It takes a special story to outlive its first telling, to become timeless. Mockingbird has become just such a story. I read the book by Harper Lee so long ago, I had forgotten that it was so emotionally wrenching. I sobbed through this film, shocked a number of times. I couldn’t believe the depth and youthful innocence that a young Robert Duvall gave his almost voiceless role of Boo Radley. Brilliant. And, I fell in love with Gregory Peck, who called Atticus his greatest role of all.The opening sequence seems to show quintessential childhood – collections in a box, removed and replaced. Scenes from Amelie (2001) and The Fall (2006) echo as token tribute to this film’s classic opening. A child narrator can speak unfettered by adult inclinations toward between-the-lines political double-talk or gaged intentions. Scout tells it like it is. Innocence is allowed a voice that reminds the world to see people as only a child can and to care for all others unconditionally.
Fans for decades have named children after the beloved narrator Scout, her adventurous and caring brother Jem, and even the glowing knight father Atticus.Despite kid show channels’ certain and obvious attempts at making grown-ups, especially parents, look ridiculous, this story gives the child’s perspective but makes the father the hero. This badge he wears with honesty, care, some sense of failure, and deep love.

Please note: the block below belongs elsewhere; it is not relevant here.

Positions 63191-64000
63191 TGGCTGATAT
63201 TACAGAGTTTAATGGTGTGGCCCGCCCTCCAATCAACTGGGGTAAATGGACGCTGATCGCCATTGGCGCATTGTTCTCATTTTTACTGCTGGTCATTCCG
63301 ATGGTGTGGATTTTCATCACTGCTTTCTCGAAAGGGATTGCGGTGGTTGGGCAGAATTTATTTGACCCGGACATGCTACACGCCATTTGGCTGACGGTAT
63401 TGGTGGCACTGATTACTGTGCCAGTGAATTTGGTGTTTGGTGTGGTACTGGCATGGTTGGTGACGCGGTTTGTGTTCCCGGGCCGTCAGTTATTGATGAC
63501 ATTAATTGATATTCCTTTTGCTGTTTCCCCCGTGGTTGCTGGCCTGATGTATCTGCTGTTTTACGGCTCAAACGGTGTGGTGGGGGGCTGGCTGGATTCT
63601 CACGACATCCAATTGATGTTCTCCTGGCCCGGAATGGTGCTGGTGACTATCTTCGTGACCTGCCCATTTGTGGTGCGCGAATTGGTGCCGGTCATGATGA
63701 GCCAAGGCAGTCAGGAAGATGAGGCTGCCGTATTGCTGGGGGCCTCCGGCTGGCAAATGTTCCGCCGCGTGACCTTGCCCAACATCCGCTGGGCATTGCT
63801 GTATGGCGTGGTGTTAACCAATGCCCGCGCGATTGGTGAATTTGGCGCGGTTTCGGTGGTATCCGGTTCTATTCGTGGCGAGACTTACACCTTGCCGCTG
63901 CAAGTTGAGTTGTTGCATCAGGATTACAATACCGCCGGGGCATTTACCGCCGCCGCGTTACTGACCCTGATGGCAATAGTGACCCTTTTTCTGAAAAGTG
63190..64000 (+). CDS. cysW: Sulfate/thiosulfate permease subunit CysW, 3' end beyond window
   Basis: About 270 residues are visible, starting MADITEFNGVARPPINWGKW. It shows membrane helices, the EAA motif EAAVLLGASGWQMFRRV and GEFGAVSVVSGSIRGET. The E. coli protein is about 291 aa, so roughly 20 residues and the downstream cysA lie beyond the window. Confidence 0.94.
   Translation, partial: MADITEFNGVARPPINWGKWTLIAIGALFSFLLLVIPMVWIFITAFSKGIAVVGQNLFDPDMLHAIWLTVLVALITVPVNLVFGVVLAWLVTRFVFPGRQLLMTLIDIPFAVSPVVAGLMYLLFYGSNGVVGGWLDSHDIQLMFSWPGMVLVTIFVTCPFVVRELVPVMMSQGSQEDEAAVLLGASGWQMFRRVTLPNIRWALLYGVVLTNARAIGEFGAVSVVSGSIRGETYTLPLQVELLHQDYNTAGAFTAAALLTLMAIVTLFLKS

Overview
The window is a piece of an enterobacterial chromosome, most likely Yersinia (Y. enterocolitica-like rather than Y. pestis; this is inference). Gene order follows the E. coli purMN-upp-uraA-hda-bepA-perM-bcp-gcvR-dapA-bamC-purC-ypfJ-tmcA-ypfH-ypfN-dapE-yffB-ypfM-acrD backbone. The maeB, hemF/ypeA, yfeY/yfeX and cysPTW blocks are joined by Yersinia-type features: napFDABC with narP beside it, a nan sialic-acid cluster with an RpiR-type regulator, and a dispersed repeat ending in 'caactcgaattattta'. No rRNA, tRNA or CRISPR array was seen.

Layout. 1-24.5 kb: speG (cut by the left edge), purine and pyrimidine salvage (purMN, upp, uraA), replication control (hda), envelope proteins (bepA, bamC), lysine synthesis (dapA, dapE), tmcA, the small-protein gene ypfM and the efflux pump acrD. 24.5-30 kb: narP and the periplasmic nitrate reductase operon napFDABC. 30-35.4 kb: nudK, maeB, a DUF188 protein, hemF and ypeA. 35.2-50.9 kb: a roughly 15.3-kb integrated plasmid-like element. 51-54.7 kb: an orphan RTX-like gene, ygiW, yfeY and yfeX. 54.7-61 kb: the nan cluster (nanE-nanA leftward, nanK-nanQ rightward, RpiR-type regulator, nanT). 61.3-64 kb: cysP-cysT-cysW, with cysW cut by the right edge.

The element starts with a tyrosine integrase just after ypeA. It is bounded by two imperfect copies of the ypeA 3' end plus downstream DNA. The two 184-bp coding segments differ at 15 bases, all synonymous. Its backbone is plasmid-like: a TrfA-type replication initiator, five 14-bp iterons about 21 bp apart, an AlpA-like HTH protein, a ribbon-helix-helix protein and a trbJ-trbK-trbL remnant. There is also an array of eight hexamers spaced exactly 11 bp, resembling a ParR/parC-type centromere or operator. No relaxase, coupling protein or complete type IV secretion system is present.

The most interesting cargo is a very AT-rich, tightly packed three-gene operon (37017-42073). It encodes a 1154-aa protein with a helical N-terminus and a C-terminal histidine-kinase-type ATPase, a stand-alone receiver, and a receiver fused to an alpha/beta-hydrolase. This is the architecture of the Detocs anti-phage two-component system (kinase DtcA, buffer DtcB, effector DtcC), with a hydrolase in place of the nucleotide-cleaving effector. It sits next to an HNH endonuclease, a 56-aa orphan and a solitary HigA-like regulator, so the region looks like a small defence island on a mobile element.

Atticus is pensive. He cares for the common good. He is flawed and fragile to his kids at first, being older and refusing to shoot a gun. But when the mad dog saunters into town he proves “ol One-Shot” has still got it.In a parallel portrayal, the real mad dogs of the town come to commit acts of citizen justice before the courts have a chance to free a black man accused of raping a white woman. Atticus stands alone in moral courage against the growling crowd.Even as his Oscar fame faded to a distant echo, Peck remained a father figure to the little actress who played Scout. They always called each other by their character names, and kept in touch. Rare indeed.Even more rare were the events shaping American history at that time. Martin Luther King Jr. wore the heavy burden of speaking to the world on the same matters of civil importance as found in Lee’s book. King spoke of Atticus. King’s message was the same as that of Lee’s novel: living breathing human beings should all be given the same right to live and breathe. Timeless truth.